Monthly Archives: October 2010

Article: The Crunch and the Crisis: the unravelling of lifestyle capitalism?

Rising East, UEL journal
Vol 1, Series 1, No 1 April 8th 2009
Gavin Poynter

Introduction

In 2008, the ‘credit crunch’ progressed from financial crisis to global economic recession, its impact spreading from the US housing market to western financial markets and, by the end of the year, to most nations and sectors of the international economy. Its origins in the highly technical character of the ‘toxic’ products spawned in the financial world of intermediation and risk management have informed a hesitant and, in turn, managerial analysis of causality. This hesitancy was reflected in the statements expressed by politicians and business leaders throughout much of 2008 as they oscillated between inaction and reaction and expressed fears, in turn, about the crisis realising uncontrollable inflationary or deflationary trends.
For much of 2008, American and British politicians and business leaders were anxious to downplay the problems created by the credit crisis until the financial world reached the brink of collapse. The UK government, spent much of the year in denial about the weakness of the British economy – it was sound in its essentials, blaming US and wider international developments for the position the UK economy is in 1; while the US government dithered over a bailout plan which was initially designed to buy up all the worthless, toxic assets of the finance sector but eventually took the form of buying shares in US banks.
The combination of denial, hesitancy and indecision that has characterised responses to the current economic crisis has its origins in the political and business world’s interpretation of the recent performance of the western, mainly Anglo-American, model of capitalism. Those who have sought to manage it have created a rhetoric laced with words such as stability, expansion, and globalisation when, in reality, the leading Western nation, the USA, and its satellite, the UK, have sought to manage economies whose productive dynamism has disappeared and who rely increasingly upon servicing the productive activities that take place elsewhere in the world. A thin veil of respectability has been lent to this perception by the theorisation of knowledge as the intangible, magical ingredient of a new type of Western economy that lives by its wits rather than by what it makes 2.
The hollow character of these ideas and policies is now perhaps exposed, creating an opportunity for a more considered and reflective view of what is really happening in the West and the wider world. This essay discusses the causes of the current economic crisis and examines the social conditions of its emergence, as well as exploring the limitations of the actions currently being taken to tackle it; the limits, in other words, of what some commentators refer to as a Keynesian programme of state intervention 3.

http://www.uel.ac.uk/risingeast/essays/2009-04-01.htm

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Event: Seminar Series on Debt, Pain, Work

Centre for Cultural Studies Research
University of East London

The Politics of Debt
13 October 2010
14:00 to 17:00
The first of our series of seminars examining the meaning of Debt, Pain and Work in the era of austerity and coalition politics…

The Politics of Debt: Concepts and experiences of debt have become central to the management of contemporary capitalism, to understandings of its consequences and to social experience at every scale. National debt, personal debt, ecological debt are key issues for understanding contemporary culture and politics. But what exactly is debt? Can we manage without it? Are current levels of personal, national, corporate and ecological debt sustainable; and what are the origins of this most fundamental concept?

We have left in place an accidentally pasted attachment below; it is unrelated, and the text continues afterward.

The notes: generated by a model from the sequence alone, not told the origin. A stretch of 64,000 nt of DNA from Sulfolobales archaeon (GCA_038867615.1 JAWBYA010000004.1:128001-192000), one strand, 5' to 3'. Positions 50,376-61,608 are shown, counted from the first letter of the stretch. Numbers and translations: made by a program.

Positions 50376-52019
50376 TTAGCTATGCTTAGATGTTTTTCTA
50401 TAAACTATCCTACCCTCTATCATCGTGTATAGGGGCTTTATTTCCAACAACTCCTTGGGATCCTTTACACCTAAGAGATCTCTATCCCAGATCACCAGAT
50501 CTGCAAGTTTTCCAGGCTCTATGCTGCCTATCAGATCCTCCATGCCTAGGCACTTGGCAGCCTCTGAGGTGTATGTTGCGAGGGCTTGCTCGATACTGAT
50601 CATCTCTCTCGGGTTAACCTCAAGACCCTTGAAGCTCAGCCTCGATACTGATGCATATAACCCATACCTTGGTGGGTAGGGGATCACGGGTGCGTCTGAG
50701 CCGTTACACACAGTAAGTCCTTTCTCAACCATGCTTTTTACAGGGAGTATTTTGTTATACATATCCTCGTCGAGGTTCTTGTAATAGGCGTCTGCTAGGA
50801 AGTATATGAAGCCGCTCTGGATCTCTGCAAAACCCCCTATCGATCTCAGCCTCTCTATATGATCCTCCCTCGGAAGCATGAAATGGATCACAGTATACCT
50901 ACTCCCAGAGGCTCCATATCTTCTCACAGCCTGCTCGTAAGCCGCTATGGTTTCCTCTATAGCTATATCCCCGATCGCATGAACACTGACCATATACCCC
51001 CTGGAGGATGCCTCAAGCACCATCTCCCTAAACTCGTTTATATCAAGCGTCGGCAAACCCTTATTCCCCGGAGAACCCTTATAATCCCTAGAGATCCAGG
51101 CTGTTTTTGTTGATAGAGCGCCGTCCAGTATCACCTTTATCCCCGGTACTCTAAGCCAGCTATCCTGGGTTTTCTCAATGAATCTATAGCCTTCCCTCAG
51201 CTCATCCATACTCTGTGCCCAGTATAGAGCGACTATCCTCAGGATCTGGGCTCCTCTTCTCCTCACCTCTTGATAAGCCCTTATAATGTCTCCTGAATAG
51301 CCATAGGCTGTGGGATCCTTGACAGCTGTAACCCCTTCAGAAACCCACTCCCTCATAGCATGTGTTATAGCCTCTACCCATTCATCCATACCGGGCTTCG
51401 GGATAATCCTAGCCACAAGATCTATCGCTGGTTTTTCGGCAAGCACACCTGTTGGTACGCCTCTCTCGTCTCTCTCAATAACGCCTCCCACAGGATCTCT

speakers:

Aditya Chakrabortty, The Guardian, New Political Economy Network

Joe Cox, Campaigns Organiser at Compass, organiser of the Compass campaign against legal loan sharking

Massimo De Angelis, UEL, author of The Beginning of History: Value Struggles and Global Capital, Keynesianism, Social Conflict and Political Economy.

David Graeber, Goldsmiths College, author of Possibilities: Essays on Hierarchy, Rebellion and Desire and Direct Action: an Ethnography, currently working on a history of debt.

Room EB.G.16 (Ground Floor, East Building, Docklands Campus – East Building is to the left on entering the main square from Cyprus station)

All welcome, no need to book in advance
Further info contact Jeremy Gilbert: j.gilbert@uel.ac.uk

New Seminar Series: Debt, Pain, Work
13 October 2010
14:00
Focusing on the themes of debt, pain, and work, the coalition government has attempted to build a new common sense around the need for deep public sector spending cuts, the curtailment of strategic health authority and local governmental influence in the provision of health and education, and the sweeping shift from public sector to private sector delivery. This academic year the Centre for Cultural Studies Research at UEL is holding three linked seminars on the themes of Debt (13 October), Pain (December 1) and Work (date to be confirmed) in order to interrogate the substance of the government’s strategy. Each event will be held at UEL’s Docklands Campus in East London, and will feature speakers from a range of activist, journalistic and research backgrounds.

http://culturalstudiesresearch.org/

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Event: Capitalism After the Crash: The Rise and Fall of Neoliberalism

Capitalism After the Crash: The Rise and Fall of Neoliberalism
28 October 2010
ICA, London

The global financial meltdown of 2008 brought the world economy to its knees and destroyed three decades of neoliberal orthodoxy. The aftermath is still being felt today with the coalition government’s Comprehensive Spending Review on 20 October ushering in the “longest, deepest, sustained period of cuts to public services since World War II”, according to the Institute for Fiscal Studies.
But is the cuts agenda simply propping up a terminally listing economic model? Should the crash prompt us to reassess the viability of free market capitalism in tackling the complex dilemmas of the 21st century? And if so, what does a more equitable and sustainable economic system look like in the age of globalisation?
Paul Mason, Newsnight economics editor and author of Meltdown, is joined by writer and activist Jeremy Gilbert, Tony Greenham from The New Economic Foundation and Aditya Chakrabortty, economics leader writer for the Guardian, to debate the future of free market economics.

http://www.ica.org.uk/25945/Talks/Capitalism-After-the-Crash-the-Rise-and-Fall-of-Neoliberalism.html

Book: